“Ticket America (1998), using its primary market estimate of $7.2 billion for 1997, assumes that brokers resell 10 percent of the primary market and double their prices, which leads to an estimate of $1.4 billion for the secondary broker market (Heilbrun, p.1)”.
Basically, through scalping, a billion-dollar secondary market is created from thin air, much like a Ponzi scheme of the highest magnitude. This situation is aggravated by the fact that the majority of the United States have no law in place against scalping, making something which is not illegal, but immoral, capable of taking unfair advantage of the consumer (The Daily Mail). Thankfully, powerful forces have fought back, which will now be seen in the discussion of solutions to the problem.
Solutions to the Problem
As has been seen, the concert ticket scalping issue has a major impact on the average buyer of the tickets, as unfair manipulation of the ticket prices themselves all but excludes someone on a limited budget from legitimately buying a concert ticket. Surprisingly enough, the victims on the upper end of the concert ticket value chain-the performers themselves- have fought back in order to bring some credibility back to the professional music business and to protect their loyal fans from basically having their pockets picked by those above them on the socioeconomic scale.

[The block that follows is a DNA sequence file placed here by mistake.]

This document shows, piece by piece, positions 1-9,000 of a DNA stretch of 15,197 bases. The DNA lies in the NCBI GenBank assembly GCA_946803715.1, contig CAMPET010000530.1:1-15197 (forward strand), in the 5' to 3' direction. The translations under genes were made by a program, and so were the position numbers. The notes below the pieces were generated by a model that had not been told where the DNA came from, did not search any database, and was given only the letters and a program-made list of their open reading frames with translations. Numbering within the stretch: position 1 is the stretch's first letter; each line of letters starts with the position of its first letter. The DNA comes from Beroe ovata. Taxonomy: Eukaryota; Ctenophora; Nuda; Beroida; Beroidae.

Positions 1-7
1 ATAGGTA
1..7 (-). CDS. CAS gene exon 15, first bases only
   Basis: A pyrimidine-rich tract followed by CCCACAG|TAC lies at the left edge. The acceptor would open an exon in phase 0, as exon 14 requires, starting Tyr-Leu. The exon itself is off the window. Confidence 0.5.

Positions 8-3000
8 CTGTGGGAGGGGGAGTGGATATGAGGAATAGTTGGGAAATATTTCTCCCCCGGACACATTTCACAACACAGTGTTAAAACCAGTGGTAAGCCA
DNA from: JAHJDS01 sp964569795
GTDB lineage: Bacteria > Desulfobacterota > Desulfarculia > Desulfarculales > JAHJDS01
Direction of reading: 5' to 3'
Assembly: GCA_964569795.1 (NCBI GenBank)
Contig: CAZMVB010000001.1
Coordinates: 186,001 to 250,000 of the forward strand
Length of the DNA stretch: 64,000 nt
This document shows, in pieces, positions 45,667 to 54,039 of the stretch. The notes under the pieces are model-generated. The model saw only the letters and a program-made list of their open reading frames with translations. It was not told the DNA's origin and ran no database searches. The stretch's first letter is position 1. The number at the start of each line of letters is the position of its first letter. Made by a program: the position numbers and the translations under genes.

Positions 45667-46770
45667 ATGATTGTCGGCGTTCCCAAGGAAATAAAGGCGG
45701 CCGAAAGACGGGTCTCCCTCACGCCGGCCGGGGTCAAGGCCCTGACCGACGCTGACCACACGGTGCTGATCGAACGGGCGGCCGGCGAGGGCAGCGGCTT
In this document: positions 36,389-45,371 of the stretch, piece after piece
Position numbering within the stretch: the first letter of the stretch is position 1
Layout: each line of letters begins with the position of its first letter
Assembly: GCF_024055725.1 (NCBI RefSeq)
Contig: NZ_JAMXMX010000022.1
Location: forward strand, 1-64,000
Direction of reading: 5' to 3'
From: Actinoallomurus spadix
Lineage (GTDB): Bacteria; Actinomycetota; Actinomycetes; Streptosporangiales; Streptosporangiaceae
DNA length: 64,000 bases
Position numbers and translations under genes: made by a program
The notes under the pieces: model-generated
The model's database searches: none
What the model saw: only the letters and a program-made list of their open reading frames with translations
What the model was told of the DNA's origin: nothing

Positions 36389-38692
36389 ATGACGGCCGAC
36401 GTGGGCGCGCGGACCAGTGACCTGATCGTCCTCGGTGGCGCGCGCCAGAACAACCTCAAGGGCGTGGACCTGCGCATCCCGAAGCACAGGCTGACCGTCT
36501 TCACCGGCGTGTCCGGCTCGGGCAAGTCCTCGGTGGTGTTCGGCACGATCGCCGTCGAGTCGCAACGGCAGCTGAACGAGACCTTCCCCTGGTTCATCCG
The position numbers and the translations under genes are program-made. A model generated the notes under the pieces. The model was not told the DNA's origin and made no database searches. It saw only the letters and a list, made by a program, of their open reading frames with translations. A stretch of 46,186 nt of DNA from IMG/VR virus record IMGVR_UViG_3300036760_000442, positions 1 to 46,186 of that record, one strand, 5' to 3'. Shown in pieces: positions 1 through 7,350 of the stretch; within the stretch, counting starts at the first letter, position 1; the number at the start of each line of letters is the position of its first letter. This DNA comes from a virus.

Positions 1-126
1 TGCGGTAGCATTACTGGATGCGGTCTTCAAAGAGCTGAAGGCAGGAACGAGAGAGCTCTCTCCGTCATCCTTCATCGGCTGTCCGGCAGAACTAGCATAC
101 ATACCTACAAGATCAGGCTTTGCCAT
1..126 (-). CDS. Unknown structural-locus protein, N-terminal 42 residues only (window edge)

Bruce Springsteen is not only an icon of rock and roll/folk music, but is also one of its most popular performers, literally attracting millions of fans to his concert tours around the world. It would seem, encouragingly enough, that Springsteen is not only a symbol of hope for the downtrodden through his compelling lyrics and public activism, but in the wake of rampant ticket scalping, has shown to also be a hero for those who have been scammed in trying to obtain fairly priced tickets to his concerts. Over the past several years, Springsteen has devoted his own funds to the development of anti-scalping technology and the development of regulations which have made it more difficult for ticket prices to be increased by 3rd party resellers (Cavicchi). What this has done is to make it possible for average people to have a fair chance to see Springsteen, as well as other performers who have utilized the same tools that Springsteen has pioneered.